USA: Steel Will Continue as Material of Choice in Powertrain and Chassis Applications, Reports American Iron and Steel Institute
The use of steel bar stock in automotive powertrain and chassis applications will grow by at least six percent over the next 10 years because the material has the potential to improve performance, reduce weight and save cost, according to a recent study by the American Iron and Steel Institute, (AISI).
The study, "State of the Industry on Steel Bars and Rods in Automotive Applications," identifies opportunities for mass and cost savings along with a promising forecast for increasing the advance use of steel in powertrain and suspension systems. Components examined by the study include connecting rods, crankshafts, valves, transmission gear sets, drive shafts, CV joints, rack and pinion steering systems, coil springs, torsion bars, bearings and fasteners.
The report also discusses challenges steel faces if it is to achieve the growth rate the study predicts. Among those challenges is the need for developing new steels and coatings to meet tougher durability requirements, as well as furthering advancements in corrosion protection. As engines, transmissions and other systems continue to become more compact and powerful, the corresponding decrease in component size is impacting requirements for wear resistance, durability and performance, which steel is uniquely suited to deliver.
Engines are prime targets for improving performance and boosting efficiency through the use of steel connecting rods, crankshafts and valves. Although U.S. vehicle makers historically have favored cast iron crankshafts primarily for cost reasons, their European counterparts have long used drop- forged, steel crankshafts because of their lower mass, greater stiffness and better performance in smaller, higher revving engines. By using lighter weight drop-forged steel crankshafts, vehicle makers correspondingly can reduce mass in other major components such as flywheels and clutches, which will further reduce weight, boost fuel economy and improve performance. As vehicle makers around the world continue to rationalize the number of engines they offer globally, there is an excellent likelihood that steel crankshafts will gain in popularity, even among U.S. makers.
Steel engine valves, whether standard design or sodium-filled for additional cooling, ought to maintain their preeminence well into the future, the study predicts, because of their ability to dissipate heat and withstand high loads. Additionally, the study forecasts that the number of valves per cylinder will increase, as vehicle makers strive to improve the "breathing" efficiency of their engines. These factors should contribute to continued growth for steel in these applications.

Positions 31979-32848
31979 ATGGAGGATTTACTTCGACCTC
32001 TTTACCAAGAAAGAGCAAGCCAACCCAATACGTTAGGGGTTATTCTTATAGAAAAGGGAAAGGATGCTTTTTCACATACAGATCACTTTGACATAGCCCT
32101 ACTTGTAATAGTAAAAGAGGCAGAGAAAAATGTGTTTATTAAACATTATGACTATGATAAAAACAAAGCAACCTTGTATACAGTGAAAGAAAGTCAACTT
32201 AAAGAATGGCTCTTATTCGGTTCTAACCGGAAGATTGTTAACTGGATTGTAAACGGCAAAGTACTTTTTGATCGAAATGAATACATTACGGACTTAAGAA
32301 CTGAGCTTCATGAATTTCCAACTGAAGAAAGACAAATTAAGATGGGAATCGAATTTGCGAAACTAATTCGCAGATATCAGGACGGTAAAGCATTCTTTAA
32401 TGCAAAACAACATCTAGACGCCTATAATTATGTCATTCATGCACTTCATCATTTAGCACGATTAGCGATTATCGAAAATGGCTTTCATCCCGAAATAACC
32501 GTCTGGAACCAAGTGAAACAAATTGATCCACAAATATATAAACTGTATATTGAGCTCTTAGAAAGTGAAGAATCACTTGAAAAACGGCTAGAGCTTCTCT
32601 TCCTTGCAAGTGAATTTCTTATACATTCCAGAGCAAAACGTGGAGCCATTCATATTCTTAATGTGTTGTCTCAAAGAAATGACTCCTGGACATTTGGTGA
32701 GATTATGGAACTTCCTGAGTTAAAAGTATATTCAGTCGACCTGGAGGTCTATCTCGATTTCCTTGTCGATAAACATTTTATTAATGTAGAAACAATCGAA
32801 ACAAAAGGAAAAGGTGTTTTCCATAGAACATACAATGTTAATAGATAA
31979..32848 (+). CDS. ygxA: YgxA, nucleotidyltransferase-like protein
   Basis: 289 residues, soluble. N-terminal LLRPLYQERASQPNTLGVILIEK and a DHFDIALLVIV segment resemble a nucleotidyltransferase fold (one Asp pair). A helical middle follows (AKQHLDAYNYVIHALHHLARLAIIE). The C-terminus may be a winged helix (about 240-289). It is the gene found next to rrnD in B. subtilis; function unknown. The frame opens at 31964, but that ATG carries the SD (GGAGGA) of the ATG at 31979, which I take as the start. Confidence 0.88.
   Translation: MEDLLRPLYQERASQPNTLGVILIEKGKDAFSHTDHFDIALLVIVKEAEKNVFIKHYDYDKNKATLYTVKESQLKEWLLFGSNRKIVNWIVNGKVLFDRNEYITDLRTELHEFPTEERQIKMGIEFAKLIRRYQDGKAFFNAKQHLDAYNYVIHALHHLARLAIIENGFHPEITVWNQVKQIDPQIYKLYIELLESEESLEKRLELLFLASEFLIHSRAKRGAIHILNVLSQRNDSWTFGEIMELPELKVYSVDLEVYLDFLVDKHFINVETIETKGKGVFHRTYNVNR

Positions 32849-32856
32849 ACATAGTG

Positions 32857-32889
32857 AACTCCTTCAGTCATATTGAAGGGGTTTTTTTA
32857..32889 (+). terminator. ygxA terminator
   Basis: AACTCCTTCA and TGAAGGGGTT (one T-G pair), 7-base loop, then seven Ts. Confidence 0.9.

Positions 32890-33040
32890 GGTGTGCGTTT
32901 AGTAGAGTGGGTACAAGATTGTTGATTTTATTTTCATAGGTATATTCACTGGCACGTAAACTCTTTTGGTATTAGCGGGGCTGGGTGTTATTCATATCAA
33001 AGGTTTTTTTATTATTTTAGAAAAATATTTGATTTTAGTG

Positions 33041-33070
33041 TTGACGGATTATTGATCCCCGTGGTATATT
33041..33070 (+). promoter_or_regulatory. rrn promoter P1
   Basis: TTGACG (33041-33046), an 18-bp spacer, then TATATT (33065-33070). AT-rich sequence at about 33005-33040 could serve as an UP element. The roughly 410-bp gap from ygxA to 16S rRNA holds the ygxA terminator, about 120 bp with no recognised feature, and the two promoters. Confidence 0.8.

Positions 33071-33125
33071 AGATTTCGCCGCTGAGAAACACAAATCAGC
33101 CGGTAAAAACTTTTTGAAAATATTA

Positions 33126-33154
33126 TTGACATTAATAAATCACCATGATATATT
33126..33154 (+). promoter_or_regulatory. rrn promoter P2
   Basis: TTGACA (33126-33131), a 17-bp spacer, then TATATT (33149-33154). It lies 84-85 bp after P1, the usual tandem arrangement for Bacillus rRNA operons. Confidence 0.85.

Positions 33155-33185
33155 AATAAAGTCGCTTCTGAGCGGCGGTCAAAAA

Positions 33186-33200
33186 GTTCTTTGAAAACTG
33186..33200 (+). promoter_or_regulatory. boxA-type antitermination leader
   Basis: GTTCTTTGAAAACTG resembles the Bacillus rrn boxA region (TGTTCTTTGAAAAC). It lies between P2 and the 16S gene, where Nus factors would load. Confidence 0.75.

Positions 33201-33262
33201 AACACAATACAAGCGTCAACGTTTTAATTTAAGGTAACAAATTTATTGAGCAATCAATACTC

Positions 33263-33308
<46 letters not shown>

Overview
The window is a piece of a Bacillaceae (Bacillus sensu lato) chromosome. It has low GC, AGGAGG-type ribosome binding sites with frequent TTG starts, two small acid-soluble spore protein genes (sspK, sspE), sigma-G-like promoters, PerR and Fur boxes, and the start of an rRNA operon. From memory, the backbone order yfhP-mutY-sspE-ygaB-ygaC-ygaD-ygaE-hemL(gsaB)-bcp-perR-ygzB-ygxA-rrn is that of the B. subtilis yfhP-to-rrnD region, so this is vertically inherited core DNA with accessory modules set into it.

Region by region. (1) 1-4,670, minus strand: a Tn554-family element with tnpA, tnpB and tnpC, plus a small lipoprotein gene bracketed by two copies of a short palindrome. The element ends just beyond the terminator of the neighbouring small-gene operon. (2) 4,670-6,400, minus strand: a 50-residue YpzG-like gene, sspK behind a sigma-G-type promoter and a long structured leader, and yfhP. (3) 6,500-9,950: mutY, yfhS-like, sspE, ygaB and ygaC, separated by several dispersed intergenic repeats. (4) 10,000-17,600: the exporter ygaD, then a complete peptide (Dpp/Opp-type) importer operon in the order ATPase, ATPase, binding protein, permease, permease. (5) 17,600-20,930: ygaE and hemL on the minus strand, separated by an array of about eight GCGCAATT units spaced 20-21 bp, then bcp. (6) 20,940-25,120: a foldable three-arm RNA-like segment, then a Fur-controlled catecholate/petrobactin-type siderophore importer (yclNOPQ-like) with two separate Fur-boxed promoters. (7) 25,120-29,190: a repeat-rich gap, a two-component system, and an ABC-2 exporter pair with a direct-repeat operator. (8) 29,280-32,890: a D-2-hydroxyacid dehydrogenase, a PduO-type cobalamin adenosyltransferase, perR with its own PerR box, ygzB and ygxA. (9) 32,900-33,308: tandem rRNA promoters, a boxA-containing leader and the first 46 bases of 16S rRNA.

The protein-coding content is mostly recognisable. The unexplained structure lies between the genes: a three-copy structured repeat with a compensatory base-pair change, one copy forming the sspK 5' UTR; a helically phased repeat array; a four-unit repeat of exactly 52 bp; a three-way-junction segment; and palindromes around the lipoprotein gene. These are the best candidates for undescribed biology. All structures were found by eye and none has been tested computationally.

As is the case with engines, transmission development seeks to reduce package size and mass, while improving power and/or torque output. To further improve efficiency, performance and fuel economy, vehicle makers are adding additional forward gears. Steel gear sets provide the strength, durability, performance and low cost engineers are looking for to design and build the next generation transmissions that will be smaller in size, generate greater loads, and create more risk for wear and tear.
Steel is also the mainstay for driveshaft components, and the study predicts it will remain so for the foreseeable future. While engineers have tested numerous variations and alternative materials to manufacture lighter driveshafts, difficulties in joining tube ends and substantial cost penalties limit their viability for use in production vehicles. Steel tube will remain the most cost-effective approach for rear, all-wheel and four-wheel drive systems.
Another steel mainstay is the "rack and pinion" system, composed of a steel rack, ball joints, and steering arm. Providing durability and reliable performance at low cost, steel rack and pinion steering systems are virtually standard, even in racing, where light weight and high performance are paramount concerns.
The study discusses steel's growth potential in these various applications within an approximate ten-year horizon and takes into account the emergence of alternate propulsion systems, such as fuel cells. Because widespread use of fuel cells is at least ten years off, "steel will continue as the material of choice" well into the future because of its superior ability to provide durability and high performance at an affordable cost.
Under the auspices of the American Iron and Steel Institute, the Bar and Rod Market Development Group strives to grow the market for value-added steel bar and rod products. With 13 member companies, the group pursues this goal through two task forces committed to developing innovative solutions to the challenges facing their clients and the steel industry. These task forces are:
* Automotive/Heavy Equipment
Bar and Rod Market Development Group member companies:
Ispat Inland Bar Company
Ispat Sidbec, Inc.
North Star Steel Company
Republic Technologies International
Slater Steels, Inc.
The Timken Company